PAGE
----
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Annalee Good

Researcher and Evaluator, University of Wisconsin-Madison
Chapter Leader: Wisconsin SSN
Areas of Expertise:

About Annalee

Good is a researcher and evaluator at the Wisconsin Center for Education Research, where she co-directs the Wisconsin Evaluation Collaborative, and Directs the WCER Clinical Program. She supports many youth-serving organizations through research-practice partnerships and culturally responsive evaluation in topics such as digital tools in K12 classrooms, community schools, tutoring, and ensuring equitable access and outcomes in learning opportunities.


Online Learning and Implications for Inequality in the Classroom

  • Jennifer Darling-Aduana
  • Carolyn J. Heinrich

Critical Issues about Online Credit Recovery Programs in America's Schools

  • Jennifer Darling-Aduana
  • Carolyn J. Heinrich

What State and Local Agencies Need to Know Before Making Large-Scale Purchases of Digital Technologies

  • Michael Baker
  • Carolyn J. Heinrich

Schools are Racing to Adopt Digital Tools without Solid Evidence That They Boost Student Achievement

  • Patricia Burch
  • Carolyn J. Heinrich
  • Chandi Wagner

In the News

Research discussed by Michele Molnar, in "Digital Education Needs More Accountability, Researchers Say," Education Week, June 10, 2014.
Research discussed by Barbara Goen, in "Flaws Found in K-12 Online Education," USC News, May 6, 2014.
Research discussed by "UW Collaborators Point Out Disparity in Sphere of Digital Learning," The Badger Herald, May 1, 2014.
Research discussed by Matthew DeFour, in "Study Finds ‘Schools of Hope Program’ Helps Raise Student Achievement," Wisconsin State Journal, February 6, 2013.


"Improving the Implementation and Effectiveness of Out-of-School-Time Tutoring" (with Carolyn J. Heinrich, Patricia Burch, Rudy Acosta, Huiping Cheng, Marcus Dillender, Christi Kirshbaum, Hiren Nisar, and Mary Stewart). Association for Public Policy Analysis and Management (2014).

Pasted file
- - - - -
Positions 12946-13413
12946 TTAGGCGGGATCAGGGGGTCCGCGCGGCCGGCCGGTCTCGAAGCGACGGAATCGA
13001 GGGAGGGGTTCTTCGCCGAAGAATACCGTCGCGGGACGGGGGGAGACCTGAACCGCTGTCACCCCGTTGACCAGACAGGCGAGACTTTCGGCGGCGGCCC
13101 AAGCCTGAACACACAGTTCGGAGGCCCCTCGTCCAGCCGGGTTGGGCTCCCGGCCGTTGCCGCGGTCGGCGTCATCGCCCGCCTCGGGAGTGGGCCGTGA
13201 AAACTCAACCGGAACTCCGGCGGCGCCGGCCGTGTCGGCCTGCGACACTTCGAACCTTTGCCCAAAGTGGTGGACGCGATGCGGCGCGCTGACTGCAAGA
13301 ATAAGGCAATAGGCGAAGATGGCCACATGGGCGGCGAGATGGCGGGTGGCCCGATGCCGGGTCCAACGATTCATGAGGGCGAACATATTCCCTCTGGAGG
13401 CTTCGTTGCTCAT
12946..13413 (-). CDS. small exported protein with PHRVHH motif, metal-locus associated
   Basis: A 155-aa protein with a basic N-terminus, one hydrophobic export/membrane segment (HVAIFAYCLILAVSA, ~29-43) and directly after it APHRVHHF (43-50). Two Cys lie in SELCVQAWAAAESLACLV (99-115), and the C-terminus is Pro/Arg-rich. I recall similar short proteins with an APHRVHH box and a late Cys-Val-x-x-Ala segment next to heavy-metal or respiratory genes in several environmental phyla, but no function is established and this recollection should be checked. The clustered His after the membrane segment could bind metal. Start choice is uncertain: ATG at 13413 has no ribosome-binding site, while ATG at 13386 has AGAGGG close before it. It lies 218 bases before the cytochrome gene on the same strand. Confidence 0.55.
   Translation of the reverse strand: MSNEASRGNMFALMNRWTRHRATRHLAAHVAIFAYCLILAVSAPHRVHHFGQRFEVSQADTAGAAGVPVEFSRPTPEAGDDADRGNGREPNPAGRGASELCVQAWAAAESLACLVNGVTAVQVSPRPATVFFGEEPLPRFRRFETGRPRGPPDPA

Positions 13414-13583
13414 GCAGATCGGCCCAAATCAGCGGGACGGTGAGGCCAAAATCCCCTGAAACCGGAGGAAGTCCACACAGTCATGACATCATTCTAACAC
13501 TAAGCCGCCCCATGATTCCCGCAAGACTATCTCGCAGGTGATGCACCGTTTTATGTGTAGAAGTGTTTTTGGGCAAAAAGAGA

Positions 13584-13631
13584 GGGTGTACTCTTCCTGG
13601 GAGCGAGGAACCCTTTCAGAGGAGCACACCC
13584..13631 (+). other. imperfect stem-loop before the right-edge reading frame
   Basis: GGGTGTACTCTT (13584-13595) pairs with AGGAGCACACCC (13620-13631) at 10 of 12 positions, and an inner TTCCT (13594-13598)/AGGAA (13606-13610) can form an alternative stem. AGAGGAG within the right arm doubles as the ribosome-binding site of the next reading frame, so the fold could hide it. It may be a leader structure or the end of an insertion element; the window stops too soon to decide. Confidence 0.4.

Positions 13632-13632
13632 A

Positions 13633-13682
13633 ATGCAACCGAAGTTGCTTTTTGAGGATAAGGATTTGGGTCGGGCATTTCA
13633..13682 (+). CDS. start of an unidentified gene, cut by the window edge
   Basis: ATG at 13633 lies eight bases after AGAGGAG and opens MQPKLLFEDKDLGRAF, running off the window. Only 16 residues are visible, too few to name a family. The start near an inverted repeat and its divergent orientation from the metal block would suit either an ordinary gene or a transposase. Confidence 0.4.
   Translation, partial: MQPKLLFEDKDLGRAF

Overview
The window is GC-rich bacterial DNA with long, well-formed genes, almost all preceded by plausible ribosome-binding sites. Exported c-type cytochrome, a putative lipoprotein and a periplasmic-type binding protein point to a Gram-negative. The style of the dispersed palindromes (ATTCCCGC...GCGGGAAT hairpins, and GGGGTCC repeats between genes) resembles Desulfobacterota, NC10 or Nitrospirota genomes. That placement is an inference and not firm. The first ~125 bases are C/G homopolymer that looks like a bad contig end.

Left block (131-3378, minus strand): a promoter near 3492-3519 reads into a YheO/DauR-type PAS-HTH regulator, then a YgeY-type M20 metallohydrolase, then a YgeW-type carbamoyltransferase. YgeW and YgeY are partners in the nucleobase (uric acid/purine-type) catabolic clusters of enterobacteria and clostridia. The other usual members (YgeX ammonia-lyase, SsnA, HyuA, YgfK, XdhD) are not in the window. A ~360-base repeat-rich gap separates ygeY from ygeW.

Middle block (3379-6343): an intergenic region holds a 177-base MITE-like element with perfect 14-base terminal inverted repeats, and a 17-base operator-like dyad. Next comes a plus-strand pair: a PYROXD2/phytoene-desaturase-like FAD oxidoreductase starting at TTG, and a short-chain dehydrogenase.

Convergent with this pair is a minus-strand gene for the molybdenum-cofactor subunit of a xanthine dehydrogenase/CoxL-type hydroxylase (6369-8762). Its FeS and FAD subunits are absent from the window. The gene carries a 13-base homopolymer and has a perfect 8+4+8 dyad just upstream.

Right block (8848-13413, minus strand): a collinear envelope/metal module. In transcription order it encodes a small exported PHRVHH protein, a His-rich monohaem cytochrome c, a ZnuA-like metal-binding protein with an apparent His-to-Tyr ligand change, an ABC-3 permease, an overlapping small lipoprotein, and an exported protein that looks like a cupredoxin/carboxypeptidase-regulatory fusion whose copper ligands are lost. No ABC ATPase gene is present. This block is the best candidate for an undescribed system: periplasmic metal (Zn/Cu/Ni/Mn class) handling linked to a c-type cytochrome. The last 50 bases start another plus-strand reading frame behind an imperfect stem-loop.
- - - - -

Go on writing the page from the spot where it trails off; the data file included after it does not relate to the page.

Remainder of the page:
Examines the No Child Left Behind (NCLB) program. Studies the impact of out-of-school time (OST) tutoring on student reading and mathematics achievement that link provider attributes and policy and program administration variables to tutoring program effectiveness. Argues that many students are not getting enough hours of high-quality, differentiated instruction to produce significant gains in their learning, in part because of high hourly rates charged by providers for tutoring. Identifies strategies and policy levers that school districts can use to improve OST tutoring policy design and launch improved programs as waivers from NCLB are granted.

"Instruction Matters: Lessons From a Mixed-Method Evaluation of Out-of-School Time Tutoring under No Child Left Behind" (with Patricia Burch, Molly Stewart, Rudy Acosta, and Carolyn Heinrich). Teachers College Record (2014).
Examines the character and quality of instruction in afterschool tutoring programs mandated under No Child Left Behind. It draws upon a mixed-method, longitudinal study to examine the nature of the instructional setting to suggest reasons for a lack of significant effects on academic achievement.
"Equal Scrutiny: Privatization and Accountability in Digital Education" (with Patricia Burch) (Harvard Education Press, 2014).
Argues that in the rush to adopt and expand digital learning, many considerations are being overlooked that will have major consequences for the future of American public education.
"Framing American Indians as the ‘First Americans’: Using Critical Multiculturalism to Trouble the Normative American Story" Social Studies Research and Practice 4, no. 2 (2009).

Addresses ways in which secondary American history textbooks reflect and perpetuate the normative American story and identity by framing American Indians as the “first Americans,” while at the same time silencing indigenous voices in the telling of their own stories.

"'Unconscionable Violence:’ The Federal Role in American Indian Education, 1890-1915" Studies in the Humanities 33, no. 2 (2006).

Examines how the nature of the federal role in American Indian education has changed dramatically over the last two centuries, shifting from generally disinterested in the early nineteenth century, to aggressively assimilationist at the turn of the twentieth century, and finally, to greater attention on self-determination within the last thirty years. Offers an analysis of official publications from this era, shedding light on the structure, motivation, and implications of strong federal involvement in American Indian education.